Dr. Payal Agarwal consults with a patient during a virtual appointment


Dr. Payal Agarwal consults with a patient during a virtual appointment

Fast Forward to the Future of Healthcare

Accessible, responsive and equitable healthcare for the digital age

Walking around the waiting rooms at Women’s College Hospital (WCH) these past few months, you would be hard pressed not to wonder where the patients were. The number of people checking in or waiting for their appointment was a far cry from the typically busy clinic areas. It wasn’t a scheduling mistake and the hospital hadn’t drastically reduced its patient volume – the vast majority of appointments had been converted to virtual visits.

“COVID-19 forced all healthcare institutions to rethink how they provide care practically overnight. In a matter of weeks, we were able to shift our model of care to one that was virtual first. Leveraging our virtual infrastructure, developed as a part of our Women’s Virtual program, allowed us to act decisively and quickly,” said Dr. Danielle Martin, executive vice president and chief medical executive, WCH.

Launched at the end of 2019, Women’s Virtual – Canada’s first virtual hospital – is utilizing digital health tools and virtual models of care to re-envision the healthcare experience, making it more accessible, responsive and equitable.

“Healthcare will always be a human enterprise and we will always offer in-person care. But under Women’s Virtual, if we are asking a patient to come into the hospital, it is because face-to-face care is the best way of dealing with their specific health issue. It’s not because we have no other model of care to offer them,” Dr. Martin added.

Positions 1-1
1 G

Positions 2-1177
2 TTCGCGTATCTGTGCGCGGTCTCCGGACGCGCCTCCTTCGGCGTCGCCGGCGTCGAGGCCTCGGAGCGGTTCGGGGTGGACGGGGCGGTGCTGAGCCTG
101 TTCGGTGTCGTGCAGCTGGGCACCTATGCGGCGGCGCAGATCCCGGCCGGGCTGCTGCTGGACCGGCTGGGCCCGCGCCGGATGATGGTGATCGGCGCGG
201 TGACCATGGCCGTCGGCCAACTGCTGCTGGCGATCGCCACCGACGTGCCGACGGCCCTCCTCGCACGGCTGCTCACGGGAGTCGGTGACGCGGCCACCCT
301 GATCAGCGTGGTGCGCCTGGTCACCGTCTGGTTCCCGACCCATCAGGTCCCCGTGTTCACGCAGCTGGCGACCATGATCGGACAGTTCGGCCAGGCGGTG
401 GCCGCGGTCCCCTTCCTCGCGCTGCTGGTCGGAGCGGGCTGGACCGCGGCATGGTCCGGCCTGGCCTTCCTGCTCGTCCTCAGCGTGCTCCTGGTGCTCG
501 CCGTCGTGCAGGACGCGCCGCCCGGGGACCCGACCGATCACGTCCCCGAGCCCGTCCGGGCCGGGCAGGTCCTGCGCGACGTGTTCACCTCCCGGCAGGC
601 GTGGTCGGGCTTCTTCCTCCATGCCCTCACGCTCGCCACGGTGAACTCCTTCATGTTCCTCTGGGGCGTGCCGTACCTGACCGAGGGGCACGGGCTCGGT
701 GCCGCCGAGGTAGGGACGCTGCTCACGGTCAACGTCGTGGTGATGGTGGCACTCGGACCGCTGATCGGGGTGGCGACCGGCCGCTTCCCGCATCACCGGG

Virtual Visits

Video visits integrated into WCH’s electronic medical record were first piloted in the mental health program, with practitioners completing roughly 20 visits a month. By May alone, providers across all hospital departments completed more than 1,200 video visits.

Group video visits were launched shortly after. In fact, WCH is the first hospital globally to implement group virtual visits into its electronic patient record, Epic.

“Our team in mental health prioritized those patients most at risk with the highest need for group therapy,” said Dr. Lori Wasserman, WCH psychiatrist. “While we have had to modify some of our groups to better suit virtual, patients have appreciated the opportunity to connect with people who relate to what they are going through.”

Dhara Desai, manager of clinical applications for IM/IT at WCH.

“Each digital tool selected as part of the Women’s Virtual initiative was done with an eye to sustainability and broad usability, ensuring that it would be beneficial across multiple areas,” added Dhara Desai, manager of clinical applications for Information Management and Technology (IM/IT). “As a result, IM/IT has been able to partner with Women’s Virtual and roll-out both video visits and group visits in record time.”

While this rapid acceleration of virtual visits provided care for existing patients, COVID-19 precipitated the need for new virtual care programs directly addressing the needs of those patients most impacted by the pandemic.